The Chief Executive Officer of the Ghana Association of Bankers, John Awuah, says government’s decision to place a 5% tax on banks’ gross profit is a rather unfortunate decision that will have adverse consequences on the banking sector in the country.

According to him, taking into consideration the great lengths banks in the country have gone to ensure that the country sails smoothly through the economic hardship occasioned by the novel coronavirus pandemic, a 5% levy on banks’ gross profit was not the reward the banking sector deserved.

Speaking on JoyNews’ Newsfile Saturday, John Awuah stated that “Over 4 billion Ghana cedis in loan have either been restructured, repayment stopped or repayment has been postponed. Some companies are getting as long as one year payment holidays.”

He said banks have been actively working to help the economic recovery process, thus, if there was a need to introduce such a levy, government should have consulted and negotiated with banks to find a more amicable solution instead of this 5% tax.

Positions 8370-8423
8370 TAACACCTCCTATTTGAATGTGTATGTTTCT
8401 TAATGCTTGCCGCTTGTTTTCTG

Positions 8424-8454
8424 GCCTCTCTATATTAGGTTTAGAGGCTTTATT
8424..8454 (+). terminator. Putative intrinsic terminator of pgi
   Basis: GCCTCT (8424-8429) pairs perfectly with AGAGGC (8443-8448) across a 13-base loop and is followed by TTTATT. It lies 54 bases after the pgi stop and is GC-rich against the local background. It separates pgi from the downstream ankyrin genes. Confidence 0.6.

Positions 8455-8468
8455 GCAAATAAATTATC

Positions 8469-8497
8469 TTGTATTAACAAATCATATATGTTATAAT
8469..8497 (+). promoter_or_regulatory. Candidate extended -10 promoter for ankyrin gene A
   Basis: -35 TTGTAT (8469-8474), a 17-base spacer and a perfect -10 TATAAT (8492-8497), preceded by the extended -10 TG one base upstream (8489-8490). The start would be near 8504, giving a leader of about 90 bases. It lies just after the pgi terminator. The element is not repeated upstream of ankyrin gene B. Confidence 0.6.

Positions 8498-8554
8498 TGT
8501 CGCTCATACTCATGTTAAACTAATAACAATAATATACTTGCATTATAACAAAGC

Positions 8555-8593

The CEO mentioned that the levy was only going to make the “banking industry unattractive in attracting private capital” and will adversely affect Ghana’s banking sector’s competitiveness on the international market especially following the commencement of the African Continental Free Trade Agreement.

According to him, should the 5% tax be allowed and implemented, Ghana’s banking sector will be the most taxed banking industry in the sub-region.

This would drive potential investors away, he said.

“We are gradually putting banks in Ghana on top of the tax industry that are heavily taxed. And if you were a private investor looking for opportunities in the sub-region to provide liquidity to the banks in Ghana which will have an effective tax rate of in excess of 35% or you look at Cote D’Ivoire which effective tax rate will be 25% or Nigeria which will be around 30%. So it also hampers our competitiveness on the international market,” he said.